The Colombian army has released unpublished images of the legendary San Jose galleon, one of the largest ships of the Spanish Armada, which sank off the country’s coast three centuries ago, along with the untold treasure it carried.

The Navy managed to reach a depth of 950 meters and investigate the wreck up close, thanks primarily to a remote-controlled submarine. From this operation supervised by the Ministry of Culture, “it was verified that the San Jose galleon has not undergone any  interference due to human activity”, said the official announcement.

The pictures show the cannons of the ship, porcelain utensils, ceramics, glass bottles, but also items that seem to be made of gold. Part of the bow is covered with algae and shells with the wooden frame of the hull also being preserved.

“Thanks to the technological equipment and the work of the Colombian Navy, we have been able to see images of the San Jose with unprecedented precision, protecting this heritage of humanity and keeping it intact before it is hoisted at a later date,” said President Ivan Duque.

According to Colombian authorities, two other shipwrecks were found nearby during the operation; a  galleon of the colonial period and an 18th century schooner. Another 13 zones remain to be investigated off the city of Cartagena where ship wrecks are likely to be located.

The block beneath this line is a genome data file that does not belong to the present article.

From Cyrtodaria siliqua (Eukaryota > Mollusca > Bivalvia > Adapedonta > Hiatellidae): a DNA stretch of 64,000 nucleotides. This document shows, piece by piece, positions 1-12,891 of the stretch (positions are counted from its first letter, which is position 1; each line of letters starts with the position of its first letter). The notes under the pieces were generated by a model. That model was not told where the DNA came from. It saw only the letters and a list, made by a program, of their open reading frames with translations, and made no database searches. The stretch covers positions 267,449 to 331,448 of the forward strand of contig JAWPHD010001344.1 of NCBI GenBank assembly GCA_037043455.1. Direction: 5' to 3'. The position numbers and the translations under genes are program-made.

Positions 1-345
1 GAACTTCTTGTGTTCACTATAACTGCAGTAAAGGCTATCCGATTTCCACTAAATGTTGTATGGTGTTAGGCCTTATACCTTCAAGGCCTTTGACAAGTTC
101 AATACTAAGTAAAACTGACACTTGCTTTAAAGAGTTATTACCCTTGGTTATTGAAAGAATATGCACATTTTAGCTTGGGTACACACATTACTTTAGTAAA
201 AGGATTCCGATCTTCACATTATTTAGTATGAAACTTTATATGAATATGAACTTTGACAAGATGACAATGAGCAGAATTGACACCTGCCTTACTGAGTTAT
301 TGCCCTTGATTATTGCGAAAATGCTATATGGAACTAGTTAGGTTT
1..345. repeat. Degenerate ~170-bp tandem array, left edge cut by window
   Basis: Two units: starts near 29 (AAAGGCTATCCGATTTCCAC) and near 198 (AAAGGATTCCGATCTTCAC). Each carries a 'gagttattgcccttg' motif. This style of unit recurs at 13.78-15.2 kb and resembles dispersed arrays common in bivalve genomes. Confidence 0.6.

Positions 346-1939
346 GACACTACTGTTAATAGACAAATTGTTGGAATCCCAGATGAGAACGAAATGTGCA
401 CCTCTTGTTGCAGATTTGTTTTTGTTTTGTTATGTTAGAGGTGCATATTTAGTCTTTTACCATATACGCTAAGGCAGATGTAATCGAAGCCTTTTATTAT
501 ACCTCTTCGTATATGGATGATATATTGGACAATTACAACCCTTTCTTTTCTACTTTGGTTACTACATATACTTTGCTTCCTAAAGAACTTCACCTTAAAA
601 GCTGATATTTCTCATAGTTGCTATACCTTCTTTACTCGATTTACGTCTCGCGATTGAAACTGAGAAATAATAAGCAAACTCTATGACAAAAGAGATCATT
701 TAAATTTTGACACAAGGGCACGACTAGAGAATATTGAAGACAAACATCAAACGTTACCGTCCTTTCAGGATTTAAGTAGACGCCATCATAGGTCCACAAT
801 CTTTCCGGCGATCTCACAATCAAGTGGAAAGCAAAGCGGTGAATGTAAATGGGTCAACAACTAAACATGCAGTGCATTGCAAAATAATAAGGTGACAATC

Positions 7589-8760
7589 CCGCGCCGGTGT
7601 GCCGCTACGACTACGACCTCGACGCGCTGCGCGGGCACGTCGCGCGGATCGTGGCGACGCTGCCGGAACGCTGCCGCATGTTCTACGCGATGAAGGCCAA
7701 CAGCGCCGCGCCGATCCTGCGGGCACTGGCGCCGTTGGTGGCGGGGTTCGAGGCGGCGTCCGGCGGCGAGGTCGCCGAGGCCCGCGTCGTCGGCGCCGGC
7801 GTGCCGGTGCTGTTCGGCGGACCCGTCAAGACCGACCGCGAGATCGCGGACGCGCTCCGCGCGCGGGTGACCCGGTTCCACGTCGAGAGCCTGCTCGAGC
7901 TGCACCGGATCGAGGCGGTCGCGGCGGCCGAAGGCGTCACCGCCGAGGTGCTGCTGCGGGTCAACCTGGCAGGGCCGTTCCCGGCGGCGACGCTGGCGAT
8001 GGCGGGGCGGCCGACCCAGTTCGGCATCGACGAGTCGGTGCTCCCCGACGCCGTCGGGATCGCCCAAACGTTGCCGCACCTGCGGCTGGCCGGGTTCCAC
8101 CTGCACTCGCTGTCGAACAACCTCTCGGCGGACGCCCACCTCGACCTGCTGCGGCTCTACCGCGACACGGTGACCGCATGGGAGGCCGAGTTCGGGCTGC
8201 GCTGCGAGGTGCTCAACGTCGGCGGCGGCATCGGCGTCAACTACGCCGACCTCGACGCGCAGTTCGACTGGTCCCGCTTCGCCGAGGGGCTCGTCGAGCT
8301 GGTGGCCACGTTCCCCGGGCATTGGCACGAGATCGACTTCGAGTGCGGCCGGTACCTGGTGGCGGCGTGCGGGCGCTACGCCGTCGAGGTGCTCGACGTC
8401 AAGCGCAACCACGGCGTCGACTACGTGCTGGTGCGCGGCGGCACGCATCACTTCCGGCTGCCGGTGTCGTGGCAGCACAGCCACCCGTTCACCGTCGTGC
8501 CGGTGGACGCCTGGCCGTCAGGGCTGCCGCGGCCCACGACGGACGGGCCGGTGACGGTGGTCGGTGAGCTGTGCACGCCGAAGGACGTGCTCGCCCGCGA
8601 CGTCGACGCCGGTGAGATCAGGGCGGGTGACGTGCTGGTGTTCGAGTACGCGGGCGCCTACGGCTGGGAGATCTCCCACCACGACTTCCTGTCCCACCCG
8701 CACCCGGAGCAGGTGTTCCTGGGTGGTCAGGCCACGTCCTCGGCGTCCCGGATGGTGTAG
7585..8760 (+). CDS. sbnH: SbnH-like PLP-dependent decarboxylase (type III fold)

San Jose, sunk by the British fleet on June 7, 1708, contains, according to experts, at least 200 tons of gold, silver and emeralds. In late 2015, while treasure hunters had spent decades searching for the wreck,-Colombian President of the time Juan Manuel Santos announced that the exact location of the shipwreck had been identified, thanks in large part to its unique cannons decorated with embossed dolphins. Santos described the shipwreck as “the most precious treasure ever found in the history of mankind” and suggested that the hoist be financed with a portion of the cargo.

But his successor, Ivan Duque, has rejected private involvement in rescuing the treasure which he wants to keep for Colombia. Authorities have also announced that with him , the president, they plan to fund a future “museum of shipwrecks”.

Spain and the natives of Bolivia are still claiming the cargo of the San Jose, which carried the treasure of the Regent of Peru. But Colombia insists that what is left of the ship and the precious cargo is strictly its own property.

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